this Star Trek: The Next Generation / Doctor Who crossover Assimilation 2

Comics The staff at the local Forbidden Planet must be tire people like me. The kind of people who turn up on delivery day nomically asking “Is it in yet?” assuming they’ll remember what I’m talking about out of the many hundreds of titles they have to sift through each week. Such as its been waiting for this Star Trek: The Next Generation / Doctor Who crossover Assimilation 2 since it was announced what feels like many months ago with ambiguous publication dates and an uncertainty about whether it would be supplied to the UK at all thanks to Panini’s sole UK comic rights to the franchise.  Strangely not a problem thanks to having Star Trek first in the title.

Was it worth the wait? Well … in #1, the writers Scott & David Tipton (with Tony Lee) have in mind to adjust what they see as two disparate fan bases into the different universes. The story opens with a teaser section about a Borg invasion of Delta IV (home planet of the Motion Picture’s Ilia) catching a bunch of Starfleet officers by surprise. Familiar characters are AWOL, but it’s a thrilling piece thick  Trek mythology with Vulcans and Andorians, sober barking of orders and starships being vapourised ala The Best of Both Worlds. There’s also a bit of beaming and some fantastic artwork of an armada of ships from J.K. Woodward.

Then we’re plunged into an entirely Trekless pseudo-historical romp around ancient Egypt for the Eleventh Doctor and friends, the writers capturing nicely the interplay between the three of them as they infiltrate a pharoh’s palace to flush out an alien – a kind of extended bit of Doctor Who Adventures business that manages to also work in that Rory was a Roman for a bit and that Amelia was the “girl who waited”. The likenesses are beautifully rendered by Woodward working from some familiar publicity shots, a rare occasion when Amy Pond in comic form actually looks like Karen Gillan and not some anonymous red head.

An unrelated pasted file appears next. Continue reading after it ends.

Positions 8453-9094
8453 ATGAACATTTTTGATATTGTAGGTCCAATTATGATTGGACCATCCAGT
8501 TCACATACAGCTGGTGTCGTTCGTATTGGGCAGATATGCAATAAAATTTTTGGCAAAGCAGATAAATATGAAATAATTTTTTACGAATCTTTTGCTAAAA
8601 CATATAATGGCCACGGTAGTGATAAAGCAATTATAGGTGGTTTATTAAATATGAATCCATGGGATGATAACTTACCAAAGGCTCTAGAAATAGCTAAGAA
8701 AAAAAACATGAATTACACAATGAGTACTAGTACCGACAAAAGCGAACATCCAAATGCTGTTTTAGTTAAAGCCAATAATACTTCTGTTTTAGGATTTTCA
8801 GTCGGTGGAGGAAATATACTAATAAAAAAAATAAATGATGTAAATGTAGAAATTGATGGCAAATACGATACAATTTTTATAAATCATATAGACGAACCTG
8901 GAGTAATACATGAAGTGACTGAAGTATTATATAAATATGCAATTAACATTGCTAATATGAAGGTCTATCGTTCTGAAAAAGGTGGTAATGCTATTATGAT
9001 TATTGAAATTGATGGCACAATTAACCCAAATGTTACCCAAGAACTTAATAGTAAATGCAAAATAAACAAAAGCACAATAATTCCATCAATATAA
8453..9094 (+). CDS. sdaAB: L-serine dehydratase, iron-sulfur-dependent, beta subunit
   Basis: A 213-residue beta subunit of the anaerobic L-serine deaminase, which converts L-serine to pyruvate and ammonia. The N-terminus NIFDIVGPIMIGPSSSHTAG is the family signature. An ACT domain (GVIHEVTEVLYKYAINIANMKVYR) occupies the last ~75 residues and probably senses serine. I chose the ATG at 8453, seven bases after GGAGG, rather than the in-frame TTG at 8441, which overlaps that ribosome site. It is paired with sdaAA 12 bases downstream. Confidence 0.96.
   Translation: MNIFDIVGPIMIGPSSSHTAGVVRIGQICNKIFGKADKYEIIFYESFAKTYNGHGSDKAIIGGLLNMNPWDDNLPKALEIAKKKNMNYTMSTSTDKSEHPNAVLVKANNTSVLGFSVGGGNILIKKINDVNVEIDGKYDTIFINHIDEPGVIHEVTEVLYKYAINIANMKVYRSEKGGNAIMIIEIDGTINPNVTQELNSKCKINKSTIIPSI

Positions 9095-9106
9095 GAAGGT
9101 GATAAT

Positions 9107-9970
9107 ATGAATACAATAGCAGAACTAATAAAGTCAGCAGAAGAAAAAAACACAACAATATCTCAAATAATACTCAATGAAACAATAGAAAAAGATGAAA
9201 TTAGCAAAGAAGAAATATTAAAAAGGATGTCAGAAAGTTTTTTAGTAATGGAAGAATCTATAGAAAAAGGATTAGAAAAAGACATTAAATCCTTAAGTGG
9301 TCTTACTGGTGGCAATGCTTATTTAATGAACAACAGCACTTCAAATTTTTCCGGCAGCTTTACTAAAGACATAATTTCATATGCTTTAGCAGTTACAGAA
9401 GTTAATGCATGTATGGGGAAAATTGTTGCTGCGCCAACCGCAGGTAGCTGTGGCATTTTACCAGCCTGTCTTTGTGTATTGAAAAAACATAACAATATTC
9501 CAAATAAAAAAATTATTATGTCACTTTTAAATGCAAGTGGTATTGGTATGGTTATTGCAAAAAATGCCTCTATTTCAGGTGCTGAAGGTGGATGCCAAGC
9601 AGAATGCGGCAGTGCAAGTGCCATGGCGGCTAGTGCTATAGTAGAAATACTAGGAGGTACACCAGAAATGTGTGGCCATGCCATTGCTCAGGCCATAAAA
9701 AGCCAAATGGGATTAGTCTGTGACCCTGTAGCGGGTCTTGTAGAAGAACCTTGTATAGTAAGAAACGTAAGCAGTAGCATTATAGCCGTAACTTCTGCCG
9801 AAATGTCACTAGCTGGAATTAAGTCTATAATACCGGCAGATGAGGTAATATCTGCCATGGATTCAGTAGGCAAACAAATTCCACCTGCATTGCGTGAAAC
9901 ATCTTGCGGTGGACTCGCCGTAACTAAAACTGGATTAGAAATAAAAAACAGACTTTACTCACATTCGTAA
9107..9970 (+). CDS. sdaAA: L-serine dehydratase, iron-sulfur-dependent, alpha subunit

Then breathlessly we're into the final few pages with the TARDIS landing in 30s San Francisco but once we see a splash page set in a bar featuring Riker, Data and Beverly we know they’re on the holodeck at which point I rolled my eyes and wondered what they’d been doing for the previous nineteen pages because this should have been the first three, this should have been the teaser. I’m not often one to review what isn’t there, but it seems bizarre that with just eight issues to play about with the writers have decided to spend most of the first keeping the key characters apart.

The essential problem is this:  Though the Egyptian runaround is fun, because it has to reflect a typical Doctor Who story its also horrendously generic which means Who fans for all the cute back references are going to feel short changed because we’ve seen it all before. But Trek fans will have an even more understandable grievance because after the initial invasion chunk, they have to sit through all this Time Lord eccentricity before regreeting the characters they probably bought the comic for since they’re on the cover. Apart from Picard, who’s on the cover but not even inside.